The recent publication of Peter Richardson’s “A Bomb in Every Issue: How the Short, Unruly Life of Ramparts Magazine Changed America” evokes memories of when San Francisco dominated pop culture and counterculture.
The 1960s gave birth to what became known as “the San Francisco Sound” (the Grateful Dead, Jefferson Airplane, Sly and the Family Stone, Santana and others), the hippie movement, vocal anti-Vietnam War protests, and some ground-breaking magazines including Rolling Stone (1967), Berkeley Barb (1965) and later Mother Jones (1976). The magazine that preceded and influenced them all was Ramparts.
Founded in 1962 as a Catholic literary quarterly, Ramparts soon became the muckraking voice of the New Left when Warren Hinckle took over as executive editor and Robert Scheer joined as managing editor. Noam Chomsky, Seymour Hersh, Hunter Thompson, Eldridge Cleaver, Christopher Hitchens, Ken Kesey, Allen Ginsberg, Susan Sontag, Erica Jong, Gabriel Garcia Marquez, Jann Wenner, and Adam Hochschild were just a few of the noteworthy writers who contributed to the editorial content.
The credentials on the design side were just as impressive, largely due to a young art director named Dugald Stermer. A Los Angeles-born beach boy, Stermer studied art at the University of California, Los Angeles, before joining a design firm in Houston, Texas. Even though Stermer learned during the job interview with Ramparts that the magazine only had enough funding for two more issues, he took the job and headed back to California.
What Ramparts lacked in funding, it made up for in creative freedom for the 28-year-old Stermer. Part of this freedom resulted from the fact that when it came to publishing and design, California was considered insignificant to the point of irrelevance. Everything important and legitimate was thought to happen in New York. San Francisco-based advertising legend Howard Gossage who got Stermer the Ramparts position reassured him that anything he did for Ramparts would be all right.
“Howard said to me that the Ramparts staff was like a troupe of dancing bears,” Stermer says. “Their dancing ability was less impressive than the fact that they could dance at all. No one had any expectations if you were on the West Coast. We were dancing at the end of the earth, doing things our way and nobody was telling us not to do it.”
So Stermer typeset the entire publication in Times Roman – headlines, narrative copy, caption and all. Using only one typeface in a magazine was unheard of at the time. “I was taught that the best design never gets noticed,” Stermer explains. “I wanted the design to be a frame for the illustrations and photography. I didn’t want to get in the way of that.”
Another outrageous thing he did was run Ramparts covers with a black background. He did this after a magazine distributor told him never to use dark covers because the issues would not sell at newsstands. Stermer noticed that, indeed, all magazines at the time had light colored covers. “That’s when I started doing black covers,” he says. Sales soared. At its peak, Ramparts enjoyed a circulation of about a quarter million.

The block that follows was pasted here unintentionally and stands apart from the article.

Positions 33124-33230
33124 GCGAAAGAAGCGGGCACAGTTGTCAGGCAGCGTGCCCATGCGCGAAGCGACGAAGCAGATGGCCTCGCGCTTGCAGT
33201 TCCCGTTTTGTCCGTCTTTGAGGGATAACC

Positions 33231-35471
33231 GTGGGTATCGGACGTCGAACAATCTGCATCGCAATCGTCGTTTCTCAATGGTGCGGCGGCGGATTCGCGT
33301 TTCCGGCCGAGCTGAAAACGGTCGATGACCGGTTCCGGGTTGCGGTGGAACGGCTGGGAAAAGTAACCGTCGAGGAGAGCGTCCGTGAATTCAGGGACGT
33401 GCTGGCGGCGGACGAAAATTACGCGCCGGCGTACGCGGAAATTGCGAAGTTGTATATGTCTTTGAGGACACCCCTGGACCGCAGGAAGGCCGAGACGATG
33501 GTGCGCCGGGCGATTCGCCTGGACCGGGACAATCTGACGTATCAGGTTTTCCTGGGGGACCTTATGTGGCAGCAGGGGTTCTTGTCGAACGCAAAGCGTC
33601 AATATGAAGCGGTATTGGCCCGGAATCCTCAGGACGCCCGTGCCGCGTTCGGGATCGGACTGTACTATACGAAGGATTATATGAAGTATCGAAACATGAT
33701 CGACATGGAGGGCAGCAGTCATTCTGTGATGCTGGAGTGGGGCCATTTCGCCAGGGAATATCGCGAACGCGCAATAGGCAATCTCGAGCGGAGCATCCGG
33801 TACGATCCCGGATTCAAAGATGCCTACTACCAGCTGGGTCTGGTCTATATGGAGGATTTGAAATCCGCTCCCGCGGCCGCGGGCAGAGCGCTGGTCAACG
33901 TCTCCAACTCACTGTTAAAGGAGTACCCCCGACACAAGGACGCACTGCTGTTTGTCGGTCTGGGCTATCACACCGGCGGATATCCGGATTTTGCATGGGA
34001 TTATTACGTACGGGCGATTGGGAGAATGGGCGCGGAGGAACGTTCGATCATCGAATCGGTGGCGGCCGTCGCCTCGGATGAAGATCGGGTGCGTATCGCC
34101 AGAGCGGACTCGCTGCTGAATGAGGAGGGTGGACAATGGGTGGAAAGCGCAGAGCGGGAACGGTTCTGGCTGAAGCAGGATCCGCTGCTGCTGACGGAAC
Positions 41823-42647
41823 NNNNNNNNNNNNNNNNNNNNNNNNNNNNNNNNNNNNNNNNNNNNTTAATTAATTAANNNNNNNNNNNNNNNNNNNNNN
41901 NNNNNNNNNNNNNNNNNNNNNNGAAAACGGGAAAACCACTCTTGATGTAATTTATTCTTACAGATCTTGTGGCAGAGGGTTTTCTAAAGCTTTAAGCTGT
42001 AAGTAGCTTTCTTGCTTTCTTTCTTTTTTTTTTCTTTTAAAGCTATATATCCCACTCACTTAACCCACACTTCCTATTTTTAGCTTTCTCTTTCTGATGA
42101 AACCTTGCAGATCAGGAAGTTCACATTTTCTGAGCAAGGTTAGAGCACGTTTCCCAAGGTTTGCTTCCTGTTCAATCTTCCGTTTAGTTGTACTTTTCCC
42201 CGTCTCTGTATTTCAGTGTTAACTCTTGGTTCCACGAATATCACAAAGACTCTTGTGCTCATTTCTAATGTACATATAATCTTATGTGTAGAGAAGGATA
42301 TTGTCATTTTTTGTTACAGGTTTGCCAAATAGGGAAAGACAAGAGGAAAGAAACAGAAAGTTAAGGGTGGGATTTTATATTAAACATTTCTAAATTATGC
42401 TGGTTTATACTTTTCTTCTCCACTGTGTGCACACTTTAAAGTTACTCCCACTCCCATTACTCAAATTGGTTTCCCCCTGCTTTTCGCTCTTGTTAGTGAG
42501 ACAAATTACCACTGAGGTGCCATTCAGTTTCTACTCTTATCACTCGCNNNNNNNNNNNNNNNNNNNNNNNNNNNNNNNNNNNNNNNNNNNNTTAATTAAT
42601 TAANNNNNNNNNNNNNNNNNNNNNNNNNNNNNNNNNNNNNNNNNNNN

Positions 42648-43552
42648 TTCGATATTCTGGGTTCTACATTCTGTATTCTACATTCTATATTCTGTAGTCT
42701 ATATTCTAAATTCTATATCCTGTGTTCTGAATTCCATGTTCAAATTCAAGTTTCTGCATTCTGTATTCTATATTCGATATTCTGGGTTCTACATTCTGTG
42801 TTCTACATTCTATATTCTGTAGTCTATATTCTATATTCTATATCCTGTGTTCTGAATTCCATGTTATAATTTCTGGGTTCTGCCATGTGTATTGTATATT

“I was a dictator of the look of the magazine,” Stermer recalls. “I had all the pages to myself. We didn’t have any money, but I could commission anybody who would work for us.”
Stermer was fearless in whom he approached to illustrate for this upstart alternative magazine put out by three guys (Hinckle, Scheer and Stermer) still in their 20s. He not only sought out top talent but artists who read and brought greater depth to the editorial content. During the brief life of Ramparts, which folded in 1975, the magazine featured original covers created by such greats as Milton Glaser, Seymour Chwast, Ben Shahn, Carl Fisher, Jeffrey Blankfort, Jacob Landau, Paul Davis, and Norman Rockwell. This was at a time when Ramparts could only afford to pay honoraria not fees, — $150 for a full-page illustration, $300 for a cover. The only two exceptions to that was Ben Shahn and Norman Rockwell, who were both paid $500. At the time, Rockwell was one of the world’s most successful illustrators. Stermer recalls phoning him to ask if he would illustrate a cover and Rockwell politely demurred. Later Rockwell called back and said that he mentioned Ramparts to his kids; they thought it would be so cool that they urged him to do it. “It was kind of like my kids who only thought of me as their dad and not an illustrator until I was asked to do a cover for Rolling Stone,” Stermer laughs.
Today Ramparts is little known, except by those over 55 and serious magazine history buffs, but in its day it rocked the editorial world with its explosive investigative reporting, entertaining style and sophisticated design. More than a fringe periodical put out by young radicals, it was a political force to be reckoned with and a launchpad for some of the top journalists working today.